Is self-efficacy a predictor of short-term post-surgical adjustment among Chinese women with breast cancer?
Article first published online: 3 NOV 2006
Copyright © 2006 John Wiley & Sons, Ltd.
Volume 16, Issue 7, pages 651–659, July 2007
How to Cite
Lam, W. W. T. and Fielding, R. (2007), Is self-efficacy a predictor of short-term post-surgical adjustment among Chinese women with breast cancer?. Psycho-Oncology, 16: 651–659. doi: 10.1002/pon.1116
- Issue published online: 28 JUN 2007
- Article first published online: 3 NOV 2006
- Manuscript Accepted: 28 SEP 2006
- Manuscript Revised: 12 SEP 2006
- Manuscript Received: 11 MAY 2006
- Hong Kong Cancer Fund Scholarship in Psycho-Oncology
- expectancy-outcome incongruence;
- psychosocial adjustment;
- breast cancer
Background: High self-efficacy (SE) is regarded as beneficial for cancer patients in facilitating adaptation and therefore desirable. However, this may not always be the case.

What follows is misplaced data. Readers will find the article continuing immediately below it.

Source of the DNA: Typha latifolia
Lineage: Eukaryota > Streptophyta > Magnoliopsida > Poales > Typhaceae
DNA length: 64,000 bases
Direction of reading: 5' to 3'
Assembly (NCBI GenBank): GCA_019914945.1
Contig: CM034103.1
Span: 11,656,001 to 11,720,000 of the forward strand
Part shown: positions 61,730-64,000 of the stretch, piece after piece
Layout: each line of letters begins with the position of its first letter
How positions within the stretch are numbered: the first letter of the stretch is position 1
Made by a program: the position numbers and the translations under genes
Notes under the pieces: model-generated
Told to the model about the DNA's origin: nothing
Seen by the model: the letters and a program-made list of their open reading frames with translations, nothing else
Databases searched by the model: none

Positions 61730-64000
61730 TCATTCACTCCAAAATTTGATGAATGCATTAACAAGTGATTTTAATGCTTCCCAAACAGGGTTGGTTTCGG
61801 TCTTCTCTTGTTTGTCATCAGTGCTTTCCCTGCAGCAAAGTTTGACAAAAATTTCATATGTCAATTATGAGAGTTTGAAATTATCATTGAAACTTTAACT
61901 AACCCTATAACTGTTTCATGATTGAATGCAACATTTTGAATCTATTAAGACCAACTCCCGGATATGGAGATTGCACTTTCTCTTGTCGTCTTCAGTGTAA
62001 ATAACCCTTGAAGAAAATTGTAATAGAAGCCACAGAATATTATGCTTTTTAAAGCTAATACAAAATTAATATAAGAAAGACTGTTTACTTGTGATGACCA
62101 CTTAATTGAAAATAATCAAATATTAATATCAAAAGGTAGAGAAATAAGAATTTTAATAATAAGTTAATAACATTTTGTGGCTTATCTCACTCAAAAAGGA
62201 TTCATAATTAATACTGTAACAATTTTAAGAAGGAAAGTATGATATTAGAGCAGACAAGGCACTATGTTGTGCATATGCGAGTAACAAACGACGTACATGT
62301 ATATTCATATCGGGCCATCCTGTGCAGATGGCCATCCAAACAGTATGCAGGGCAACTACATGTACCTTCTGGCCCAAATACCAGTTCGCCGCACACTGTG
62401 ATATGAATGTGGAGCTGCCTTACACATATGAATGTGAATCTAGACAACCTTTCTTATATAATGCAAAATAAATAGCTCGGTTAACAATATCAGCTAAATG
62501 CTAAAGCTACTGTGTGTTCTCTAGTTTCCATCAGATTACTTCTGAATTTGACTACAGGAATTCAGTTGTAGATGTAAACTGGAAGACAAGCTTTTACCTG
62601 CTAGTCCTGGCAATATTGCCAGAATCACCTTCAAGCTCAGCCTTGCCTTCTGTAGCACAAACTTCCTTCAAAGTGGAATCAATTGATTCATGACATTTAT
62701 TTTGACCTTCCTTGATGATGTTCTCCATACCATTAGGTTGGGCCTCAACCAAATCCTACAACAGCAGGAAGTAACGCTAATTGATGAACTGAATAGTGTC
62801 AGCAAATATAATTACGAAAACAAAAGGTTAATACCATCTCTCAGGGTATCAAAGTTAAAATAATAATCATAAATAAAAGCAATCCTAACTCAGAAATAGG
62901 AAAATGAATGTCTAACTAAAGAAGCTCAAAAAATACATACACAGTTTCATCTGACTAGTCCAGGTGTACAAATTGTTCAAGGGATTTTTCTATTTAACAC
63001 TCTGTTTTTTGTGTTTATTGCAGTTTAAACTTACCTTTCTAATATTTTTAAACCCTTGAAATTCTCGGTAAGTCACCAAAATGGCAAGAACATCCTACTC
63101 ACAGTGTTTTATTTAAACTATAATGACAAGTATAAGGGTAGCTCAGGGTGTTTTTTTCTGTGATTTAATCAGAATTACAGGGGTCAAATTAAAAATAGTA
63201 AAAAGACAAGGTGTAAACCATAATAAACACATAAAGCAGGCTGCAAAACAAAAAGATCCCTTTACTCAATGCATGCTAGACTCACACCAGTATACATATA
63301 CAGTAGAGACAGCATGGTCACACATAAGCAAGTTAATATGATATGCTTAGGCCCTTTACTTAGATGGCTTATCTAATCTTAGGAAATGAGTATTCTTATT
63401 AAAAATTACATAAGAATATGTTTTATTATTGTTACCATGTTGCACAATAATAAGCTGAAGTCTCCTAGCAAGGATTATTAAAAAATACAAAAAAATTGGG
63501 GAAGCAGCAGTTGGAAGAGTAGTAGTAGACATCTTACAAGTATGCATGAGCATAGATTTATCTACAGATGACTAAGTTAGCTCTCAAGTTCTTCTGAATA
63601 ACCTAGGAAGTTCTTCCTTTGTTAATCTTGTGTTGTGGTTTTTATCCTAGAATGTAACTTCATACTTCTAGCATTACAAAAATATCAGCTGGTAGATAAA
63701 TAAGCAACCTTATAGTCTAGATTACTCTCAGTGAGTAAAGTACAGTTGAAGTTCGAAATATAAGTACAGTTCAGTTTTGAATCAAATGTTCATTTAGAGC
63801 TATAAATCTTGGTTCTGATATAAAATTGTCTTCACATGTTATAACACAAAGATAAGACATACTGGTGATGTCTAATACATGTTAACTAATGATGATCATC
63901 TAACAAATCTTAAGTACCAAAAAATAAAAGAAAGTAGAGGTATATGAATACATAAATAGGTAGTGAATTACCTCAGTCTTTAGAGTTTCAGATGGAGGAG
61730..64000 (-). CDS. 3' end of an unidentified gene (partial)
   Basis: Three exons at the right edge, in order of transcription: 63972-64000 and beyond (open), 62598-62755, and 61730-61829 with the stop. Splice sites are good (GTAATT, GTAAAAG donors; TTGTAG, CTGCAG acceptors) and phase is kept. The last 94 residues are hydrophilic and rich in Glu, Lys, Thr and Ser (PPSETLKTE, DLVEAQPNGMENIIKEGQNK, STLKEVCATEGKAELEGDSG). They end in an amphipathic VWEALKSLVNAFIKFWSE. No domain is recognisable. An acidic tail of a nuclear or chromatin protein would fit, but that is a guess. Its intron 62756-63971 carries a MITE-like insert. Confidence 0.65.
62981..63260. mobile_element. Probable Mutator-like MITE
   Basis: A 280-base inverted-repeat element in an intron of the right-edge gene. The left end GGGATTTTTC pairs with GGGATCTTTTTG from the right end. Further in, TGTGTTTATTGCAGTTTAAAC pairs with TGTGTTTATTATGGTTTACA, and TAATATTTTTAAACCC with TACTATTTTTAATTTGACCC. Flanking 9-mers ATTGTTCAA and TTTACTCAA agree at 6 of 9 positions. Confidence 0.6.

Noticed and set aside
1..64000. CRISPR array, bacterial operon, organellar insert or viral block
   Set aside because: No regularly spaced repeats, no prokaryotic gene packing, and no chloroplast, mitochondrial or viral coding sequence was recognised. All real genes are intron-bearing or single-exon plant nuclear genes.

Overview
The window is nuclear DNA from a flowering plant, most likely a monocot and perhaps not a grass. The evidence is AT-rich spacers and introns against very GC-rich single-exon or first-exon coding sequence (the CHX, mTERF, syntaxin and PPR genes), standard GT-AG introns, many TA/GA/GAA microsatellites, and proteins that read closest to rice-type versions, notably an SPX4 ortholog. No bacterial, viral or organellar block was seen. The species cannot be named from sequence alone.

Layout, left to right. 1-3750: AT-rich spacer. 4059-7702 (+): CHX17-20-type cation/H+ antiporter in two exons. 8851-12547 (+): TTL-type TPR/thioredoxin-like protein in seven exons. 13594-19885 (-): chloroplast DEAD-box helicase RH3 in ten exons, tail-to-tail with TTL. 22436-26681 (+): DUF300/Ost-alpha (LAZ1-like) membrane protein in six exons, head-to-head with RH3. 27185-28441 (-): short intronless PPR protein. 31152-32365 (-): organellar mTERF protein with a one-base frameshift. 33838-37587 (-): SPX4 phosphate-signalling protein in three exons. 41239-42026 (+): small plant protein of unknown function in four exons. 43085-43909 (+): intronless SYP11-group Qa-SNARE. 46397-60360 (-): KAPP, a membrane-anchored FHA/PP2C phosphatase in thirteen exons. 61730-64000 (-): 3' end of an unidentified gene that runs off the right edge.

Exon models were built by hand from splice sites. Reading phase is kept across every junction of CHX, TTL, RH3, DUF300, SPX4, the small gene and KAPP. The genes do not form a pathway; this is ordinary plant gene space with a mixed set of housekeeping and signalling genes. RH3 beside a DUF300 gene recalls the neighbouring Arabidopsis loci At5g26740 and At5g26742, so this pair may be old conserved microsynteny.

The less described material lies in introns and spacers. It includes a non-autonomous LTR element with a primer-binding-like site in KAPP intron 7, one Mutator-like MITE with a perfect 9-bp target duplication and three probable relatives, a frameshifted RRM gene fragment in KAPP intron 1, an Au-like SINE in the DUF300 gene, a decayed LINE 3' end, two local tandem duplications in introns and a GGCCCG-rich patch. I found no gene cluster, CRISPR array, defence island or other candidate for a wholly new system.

Design: A longitudinal cohort study of women receiving breast cancer surgery. Path analysis examined impact of high and low baseline SE scores on outcome. Post hoc analysis stratified outcome expectations by SE.
Methods: 405/529 eligible Chinese women aged 28–79 years receiving breast cancer surgery in six regional Hong Kong hospitals were interviewed within 1 week of surgery. After assessing SE, incongruence between expectancy and outcome of surgery (E-OI), and psychological morbidity, 91% of women were followed for 1 month when psychological and social morbidity were assessed (follow-up).
Results: After adjustment for demographic and histopathological factors, psychological morbidity was predicted by E-OI. Women with high E-OI had more impairment of sexuality and self-image. Women with high SE had better self-image and relationships with friends, but tended to underestimate the negative consequences of surgery on appearance. This increased E-OI and thereby psychological morbidity.
Conclusions: High post-surgical SE benefits early social adaptation, but also leads to under-estimating the negative impacts of surgery, impairing psychological adjustment. High SE can thereby contribute indirectly and significantly to increased psychological morbidity. Copyright © 2006 John Wiley & Sons, Ltd.